Travel presents a unique opportunity to share memories of your visit with others who traveled there.
All of the Hawaiian Islands have beauty in abundance. Personally, I’ve yet to explore them all. I’ve been to Maui and Kauai.
Each has features that should not be missed by anyone who visits for the first time. Usually when traveling to new places there is at least one thing that stands out, like a metaphor for the place. The roosters are it in Kauai. They’re everywhere you go. They crow at all the time, anytime day or night! At our resort, there were hens, chicks and roosters making themselves at home. We spent time on our balcony just watching the roosters fight for their space, hen and chicks! You’d think that a lot of the chickens might get eaten, but they aren’t a variety that’s any good to eat! So their population keeps on growing.
What does get hunted and eaten by natives are the wild boars, or the big fat piggys as our helicopter pilot says. There’s also black-tailed deer and wild goats. As far as farming livestock, cattle are raised on Kauai. One we heard about was the Rice family, who has a four thousand acre cattle ranch. Their beef can be purchased at Kojima’s market in Kapa’a on the east side. That sounds like a big ranch (for Kauai) until you hear about the Robinson’s family land. They came to the island in 1868 and purchased sixty thousand acres. They grow sugar cane and process it at the G&R Sugar plant on the west shore. Both of these estates can be seen on a helicopter tour of the island.
Something that should not be missed is an island helicopter tour. We flew with Blue Hawaiian Helicopters. Their equipment is top-notch and our pilot made it a fun, informative and safe trip. Each of their helicopters have a 4-camera DVD system that records outside and inside with all of the talk over the microphones and headsets, plus the pilot’s own soundtrack of music. We’ve honestly enjoyed watching our copy of the flight many times! The picture to the right is of a beach and the Honopu Arch that was used for the filming of Six Days and Seven Nights with Anne Heche and Harrison Ford. Our pilot actually brought Harrison Ford to and from this beach!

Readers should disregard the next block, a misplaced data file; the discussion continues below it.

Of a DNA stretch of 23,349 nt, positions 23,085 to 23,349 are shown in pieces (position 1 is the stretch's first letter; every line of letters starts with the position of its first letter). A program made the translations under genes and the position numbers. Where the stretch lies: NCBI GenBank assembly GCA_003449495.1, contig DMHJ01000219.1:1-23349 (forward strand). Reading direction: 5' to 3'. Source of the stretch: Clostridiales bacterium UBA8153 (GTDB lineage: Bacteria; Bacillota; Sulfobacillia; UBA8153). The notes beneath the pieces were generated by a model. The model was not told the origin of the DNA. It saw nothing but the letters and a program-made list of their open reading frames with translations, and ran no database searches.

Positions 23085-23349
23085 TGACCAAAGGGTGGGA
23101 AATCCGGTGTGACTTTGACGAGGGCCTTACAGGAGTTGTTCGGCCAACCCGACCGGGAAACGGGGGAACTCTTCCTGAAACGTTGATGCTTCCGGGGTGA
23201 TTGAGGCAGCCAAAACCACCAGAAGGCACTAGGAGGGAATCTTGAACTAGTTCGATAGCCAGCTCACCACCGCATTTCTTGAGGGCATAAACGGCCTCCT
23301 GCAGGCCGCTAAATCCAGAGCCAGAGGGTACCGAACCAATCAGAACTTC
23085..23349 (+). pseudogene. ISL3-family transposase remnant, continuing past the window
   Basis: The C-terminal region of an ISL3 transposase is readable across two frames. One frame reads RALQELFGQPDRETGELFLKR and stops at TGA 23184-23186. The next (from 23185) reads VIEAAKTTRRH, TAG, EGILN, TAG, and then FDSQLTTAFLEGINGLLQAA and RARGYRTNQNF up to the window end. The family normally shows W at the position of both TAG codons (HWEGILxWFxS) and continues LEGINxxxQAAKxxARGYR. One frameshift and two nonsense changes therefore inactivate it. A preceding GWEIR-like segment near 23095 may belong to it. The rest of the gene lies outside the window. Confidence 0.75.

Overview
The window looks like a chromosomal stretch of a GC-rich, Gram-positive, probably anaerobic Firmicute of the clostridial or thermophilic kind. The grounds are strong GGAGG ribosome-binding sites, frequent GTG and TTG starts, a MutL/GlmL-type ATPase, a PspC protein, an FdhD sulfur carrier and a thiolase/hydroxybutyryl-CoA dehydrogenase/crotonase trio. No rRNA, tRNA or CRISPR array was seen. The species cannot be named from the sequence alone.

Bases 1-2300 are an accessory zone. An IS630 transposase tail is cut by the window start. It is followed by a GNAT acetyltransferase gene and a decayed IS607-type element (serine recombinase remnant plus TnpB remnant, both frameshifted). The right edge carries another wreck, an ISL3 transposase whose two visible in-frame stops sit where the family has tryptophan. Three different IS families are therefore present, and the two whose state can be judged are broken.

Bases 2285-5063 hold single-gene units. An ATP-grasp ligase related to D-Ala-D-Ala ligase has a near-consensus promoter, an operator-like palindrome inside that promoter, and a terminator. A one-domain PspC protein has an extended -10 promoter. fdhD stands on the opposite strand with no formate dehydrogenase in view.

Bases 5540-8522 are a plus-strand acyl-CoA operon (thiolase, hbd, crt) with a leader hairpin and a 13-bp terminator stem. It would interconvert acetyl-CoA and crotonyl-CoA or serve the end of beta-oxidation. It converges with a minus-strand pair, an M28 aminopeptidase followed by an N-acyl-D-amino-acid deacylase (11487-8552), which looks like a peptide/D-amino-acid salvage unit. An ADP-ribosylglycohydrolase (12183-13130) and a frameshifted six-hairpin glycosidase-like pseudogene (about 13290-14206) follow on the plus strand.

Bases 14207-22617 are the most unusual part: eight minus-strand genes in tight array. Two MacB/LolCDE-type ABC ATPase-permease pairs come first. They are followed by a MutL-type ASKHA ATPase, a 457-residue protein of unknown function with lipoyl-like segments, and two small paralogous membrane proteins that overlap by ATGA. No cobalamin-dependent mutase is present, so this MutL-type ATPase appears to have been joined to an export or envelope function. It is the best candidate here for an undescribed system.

We stayed at the Kauai Marriott Resort in Lihue. It’s a large and beautiful resort. There are several restaurants within walking distance. There are plenty of other choices for places to stay on Kauai. The cities are spread out a bit except for Lihue, Wailua & Kapa’a. The commercial airport is in Lihue about the farthest to stay is in Princeville. It’s on the north shore and has a small airport, as celebrities are known to vacation in Princeville. Poipu is another town to consider that’s southwest of Lihue.
Activities and Eats
Our favorite for breakfast and lunch was the Kalapaki Beach Hut, next to the Marriott just off the beach. Our best dinner was at the Beach House. Watch the sunset at Beach House restaurant in Koloa. If you want to eat there around sunset, make reservations well in advance. All of the places we went out to for food or drinks were all local. There are very few of the US chain restaurants and stores. Earlier in our visit we enjoyed snorkeling at the beach here and just down the street, out around the point, we saw green sea turtles! Scuba diving, sport fishing, and water tours of the Na Pali coast are only some of the other water activities possible here.
Since I told you about the wild and tame animals earlier, I’ll share the best places for flora now. The Allerton Garden at the National Tropical Botanical Garden is not to be missed. The tour takes you through what used to be a private property belonging to the Allerton’s. They were botanical enthusiasts and the gardens they created are incredible. The guide takes the group on an open trolley style ride back into the property. Once down at the main gardens, the tour is on foot. From that moment on you’ll appreciate how much the Allertons were into gardening. There are ponds, statues, and a water canal (pictured) that flows from end to end not powered; special baffles are all that keeps it going.
Kauai, called the Garden Isle, is incredibly lush. At the highest point on the island, Mount Wai’aleale is the wettest place on earth; annual rainfall is 450-500 inches. Rain is always a possibility on Kauai and even though we experienced our share it never dampened our enthusiasm for this great island. It can’t be helped here, so go with it, be flexible and opt for other activities that won’t be ruined by a little rain. ALOHA!